Your printer cartridges and air pollution have something in common: carbon. The black particles emitted from burning fossil fuels make good pigment. That’s why a start-up in India makes Air-Ink, turning exhaust harvested from diesel generators into ink for uses from art to packaging. Computer giant Dell is eyeing the sooty brew for printing its product boxes. —Christina Nunez
In the eclectic collection of the Victoria and Albert, the museum of art and design in London, only one object—out of more than 2.3 million—is alive: a chandelier. The fixture not only provides light but also absorbs light and purifies the air in the room. Hanging from the chandelier’s metal branches are 70 veined, synthetic pouches, “leaves” made green by the millions of algal microorganisms inside. The algae take in light from LEDs and the sun, and carbon dioxide from the air; when that mixes with water and nutrients circulating in the leaves, oxygen is produced. In short: This chandelier performs photosynthesis. When museumgoers visit the artwork, titled “Exhale,” breathing becomes a reciprocal activity: They breathe out CO2, which the algae replace with oxygen.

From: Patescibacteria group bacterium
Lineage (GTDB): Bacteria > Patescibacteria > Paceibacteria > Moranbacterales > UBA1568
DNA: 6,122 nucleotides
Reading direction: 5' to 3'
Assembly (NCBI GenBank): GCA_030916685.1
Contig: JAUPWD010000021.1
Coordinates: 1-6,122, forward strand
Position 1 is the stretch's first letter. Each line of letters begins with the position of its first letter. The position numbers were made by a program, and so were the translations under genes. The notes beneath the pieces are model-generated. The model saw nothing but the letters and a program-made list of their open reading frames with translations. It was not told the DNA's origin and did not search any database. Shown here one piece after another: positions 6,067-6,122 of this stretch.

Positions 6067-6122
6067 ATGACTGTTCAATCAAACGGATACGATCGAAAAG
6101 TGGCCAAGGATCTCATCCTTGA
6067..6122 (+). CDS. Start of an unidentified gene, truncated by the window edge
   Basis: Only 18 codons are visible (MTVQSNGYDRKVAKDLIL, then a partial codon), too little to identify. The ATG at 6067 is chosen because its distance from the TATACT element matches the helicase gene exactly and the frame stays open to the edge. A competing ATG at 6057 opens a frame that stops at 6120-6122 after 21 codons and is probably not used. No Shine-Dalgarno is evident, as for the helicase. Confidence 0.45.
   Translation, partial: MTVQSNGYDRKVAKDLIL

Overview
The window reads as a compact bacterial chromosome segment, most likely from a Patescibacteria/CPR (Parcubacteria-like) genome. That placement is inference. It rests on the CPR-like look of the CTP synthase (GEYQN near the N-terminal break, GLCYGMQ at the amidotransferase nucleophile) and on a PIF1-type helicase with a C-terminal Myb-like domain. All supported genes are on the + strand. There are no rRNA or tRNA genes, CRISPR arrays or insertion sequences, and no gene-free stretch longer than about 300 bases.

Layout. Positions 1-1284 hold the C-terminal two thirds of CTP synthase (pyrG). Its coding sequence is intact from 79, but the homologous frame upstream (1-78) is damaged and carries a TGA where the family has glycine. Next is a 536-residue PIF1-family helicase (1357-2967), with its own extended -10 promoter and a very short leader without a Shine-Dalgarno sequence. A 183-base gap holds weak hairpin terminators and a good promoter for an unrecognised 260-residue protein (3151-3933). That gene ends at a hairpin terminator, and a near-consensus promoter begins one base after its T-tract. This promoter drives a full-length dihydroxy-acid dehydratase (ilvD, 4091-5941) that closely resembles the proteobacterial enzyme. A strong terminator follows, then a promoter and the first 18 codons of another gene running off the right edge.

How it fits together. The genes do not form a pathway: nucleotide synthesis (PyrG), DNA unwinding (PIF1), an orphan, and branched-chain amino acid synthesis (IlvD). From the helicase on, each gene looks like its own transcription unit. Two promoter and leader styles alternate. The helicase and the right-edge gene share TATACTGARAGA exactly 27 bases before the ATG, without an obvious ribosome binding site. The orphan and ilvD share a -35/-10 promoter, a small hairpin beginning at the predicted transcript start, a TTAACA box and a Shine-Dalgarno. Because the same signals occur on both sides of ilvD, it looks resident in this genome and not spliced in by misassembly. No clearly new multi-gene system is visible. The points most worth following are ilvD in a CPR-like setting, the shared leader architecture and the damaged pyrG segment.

“Exhale” was devised by engineer-inventor Julian Melchiorri and his company, Arborea. The start-up is developing technologies to industrialize photosynthesis for use in a sustainable food system, as well as to fight climate change and pollution. Melchiorri says algae work so well in these applications that they soon could be in wider use: in “biosolar” panels on buildings’ rooftops, and even in spaceships and space colonies. —Hicks Wogan